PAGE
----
There have been more calls this week for East Dunbartonshire Council to tackle the problem of vicious seagulls.
The birds regularly dive-bomb residents in the Burnbrae area and a Mosshead Road resident contacted us to say that she keeps a golf umbrella in the back of her car to use to protect herself against them.
She is also unable to do gardening or hang out her washing because they swoop down on her - often more than one at a time.
She said: “It’s time that the council took the problem seriously.
“Just last week a dog was pecked to death by seagulls in Cornwall and the owner fears that her young children could be injured by the birds.
“If they can kill a dog they could damage a small child.
“This won’t be taken seriously until someone gets hurt.”
She says the gull problem has been increasing over the last three years or so.
They also create a lot of noise which she says is very stressful, as the ear piercing shrieking starts in the early hours of the morning and continues, so sleep is constantly disturbed.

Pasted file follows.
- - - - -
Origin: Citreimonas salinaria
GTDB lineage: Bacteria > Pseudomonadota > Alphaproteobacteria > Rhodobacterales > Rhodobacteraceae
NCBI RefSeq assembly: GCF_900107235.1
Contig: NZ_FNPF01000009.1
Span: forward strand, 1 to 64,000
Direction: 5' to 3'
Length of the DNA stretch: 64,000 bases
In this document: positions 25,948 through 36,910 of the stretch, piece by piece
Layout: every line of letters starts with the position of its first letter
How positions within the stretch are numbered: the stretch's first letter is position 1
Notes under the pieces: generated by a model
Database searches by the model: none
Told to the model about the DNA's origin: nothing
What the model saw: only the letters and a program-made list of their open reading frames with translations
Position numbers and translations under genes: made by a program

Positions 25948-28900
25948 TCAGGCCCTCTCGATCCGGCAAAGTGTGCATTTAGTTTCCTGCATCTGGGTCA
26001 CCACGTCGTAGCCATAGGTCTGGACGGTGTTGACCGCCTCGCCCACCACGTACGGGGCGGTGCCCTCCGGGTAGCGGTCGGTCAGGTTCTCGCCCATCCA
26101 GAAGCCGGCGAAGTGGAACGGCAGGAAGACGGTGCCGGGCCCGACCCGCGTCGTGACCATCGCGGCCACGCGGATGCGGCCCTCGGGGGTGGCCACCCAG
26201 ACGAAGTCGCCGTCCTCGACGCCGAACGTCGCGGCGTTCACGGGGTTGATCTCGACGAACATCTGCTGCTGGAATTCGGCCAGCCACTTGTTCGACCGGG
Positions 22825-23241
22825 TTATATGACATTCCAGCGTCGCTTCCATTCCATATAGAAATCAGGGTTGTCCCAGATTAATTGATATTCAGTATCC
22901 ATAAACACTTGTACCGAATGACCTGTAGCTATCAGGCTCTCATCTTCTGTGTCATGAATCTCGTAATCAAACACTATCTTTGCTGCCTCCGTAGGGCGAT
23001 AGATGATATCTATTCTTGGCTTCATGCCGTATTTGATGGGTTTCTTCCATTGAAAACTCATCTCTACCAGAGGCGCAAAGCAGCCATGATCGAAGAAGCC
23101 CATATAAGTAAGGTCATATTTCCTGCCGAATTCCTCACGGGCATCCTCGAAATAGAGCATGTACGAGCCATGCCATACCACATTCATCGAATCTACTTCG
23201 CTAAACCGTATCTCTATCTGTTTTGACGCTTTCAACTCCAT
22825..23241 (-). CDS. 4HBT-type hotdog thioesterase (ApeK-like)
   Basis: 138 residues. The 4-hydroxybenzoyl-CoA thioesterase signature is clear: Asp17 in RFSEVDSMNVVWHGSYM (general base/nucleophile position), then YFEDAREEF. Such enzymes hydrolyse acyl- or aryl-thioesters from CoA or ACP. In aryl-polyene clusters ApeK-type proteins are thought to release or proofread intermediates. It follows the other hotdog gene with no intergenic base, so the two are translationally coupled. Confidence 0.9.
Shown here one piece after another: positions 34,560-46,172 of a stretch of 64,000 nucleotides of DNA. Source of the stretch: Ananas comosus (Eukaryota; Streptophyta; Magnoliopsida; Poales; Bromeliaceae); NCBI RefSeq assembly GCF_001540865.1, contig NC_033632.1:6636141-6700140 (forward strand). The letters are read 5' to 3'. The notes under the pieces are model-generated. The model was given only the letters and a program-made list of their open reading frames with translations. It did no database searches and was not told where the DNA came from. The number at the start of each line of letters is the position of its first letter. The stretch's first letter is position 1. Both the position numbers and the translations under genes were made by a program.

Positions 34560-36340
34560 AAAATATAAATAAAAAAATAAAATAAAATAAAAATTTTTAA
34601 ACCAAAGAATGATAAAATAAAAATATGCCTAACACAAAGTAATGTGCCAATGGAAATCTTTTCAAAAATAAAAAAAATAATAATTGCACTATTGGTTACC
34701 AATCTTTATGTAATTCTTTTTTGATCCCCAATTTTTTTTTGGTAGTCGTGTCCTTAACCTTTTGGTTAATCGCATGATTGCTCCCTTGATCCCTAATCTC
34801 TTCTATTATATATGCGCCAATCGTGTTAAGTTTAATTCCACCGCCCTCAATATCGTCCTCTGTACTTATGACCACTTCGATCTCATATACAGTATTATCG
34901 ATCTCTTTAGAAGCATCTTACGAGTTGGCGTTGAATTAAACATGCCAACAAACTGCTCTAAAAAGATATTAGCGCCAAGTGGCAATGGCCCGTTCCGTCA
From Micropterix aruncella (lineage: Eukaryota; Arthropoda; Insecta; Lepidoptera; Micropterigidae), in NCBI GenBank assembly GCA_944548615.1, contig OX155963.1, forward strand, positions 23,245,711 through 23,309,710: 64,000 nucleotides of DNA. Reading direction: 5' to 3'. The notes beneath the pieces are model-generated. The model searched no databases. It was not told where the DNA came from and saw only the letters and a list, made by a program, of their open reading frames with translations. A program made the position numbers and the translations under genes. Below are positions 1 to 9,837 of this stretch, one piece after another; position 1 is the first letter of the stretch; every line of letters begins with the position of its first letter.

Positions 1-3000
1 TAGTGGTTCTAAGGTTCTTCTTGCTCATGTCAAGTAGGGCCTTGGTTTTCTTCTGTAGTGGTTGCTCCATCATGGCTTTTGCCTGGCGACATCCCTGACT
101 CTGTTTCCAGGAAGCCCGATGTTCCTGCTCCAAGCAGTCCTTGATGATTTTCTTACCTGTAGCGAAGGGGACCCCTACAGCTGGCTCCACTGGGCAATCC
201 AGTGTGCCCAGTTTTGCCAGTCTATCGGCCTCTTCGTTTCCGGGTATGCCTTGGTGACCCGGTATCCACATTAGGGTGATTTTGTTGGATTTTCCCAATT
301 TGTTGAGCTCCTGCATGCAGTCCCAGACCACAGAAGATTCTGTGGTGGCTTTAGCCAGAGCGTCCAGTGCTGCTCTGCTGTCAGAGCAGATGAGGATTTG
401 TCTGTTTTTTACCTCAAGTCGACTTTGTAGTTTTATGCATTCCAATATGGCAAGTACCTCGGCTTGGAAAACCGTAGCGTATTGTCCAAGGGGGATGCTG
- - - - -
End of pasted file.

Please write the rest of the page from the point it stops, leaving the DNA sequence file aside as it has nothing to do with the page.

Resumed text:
The woman added: “Parts of their weapons of attack are vomiting and defecation over people, cars and rooftops. Apart from the fact that this is disgusting, and damages car paintwork, there is a health issue involved.
“A few solutions could be regular use of a bird of prey in the area or lasers - which are apparently permissible as a means of control.”
East Dunbartonshire Council’s community protection manager, Evonne Bauer, said: “The council does not have a statutory responsibility for dealing with wild birds, like seagulls, and consequently does not provide a service to control them.
“The reason for this is that seagulls, like other wild birds, are protected by the Wildlife and Countryside Act 1981 and a licence is required to kill them.
“Residents who have problems with wild birds nesting or roosting can employ licensed contractors for advice and assistance.
“If the owner or occupier of an affected building needs more information on the legal position on dealing with these birds they can contact Scottish Natural Heritage on 01463 725000.”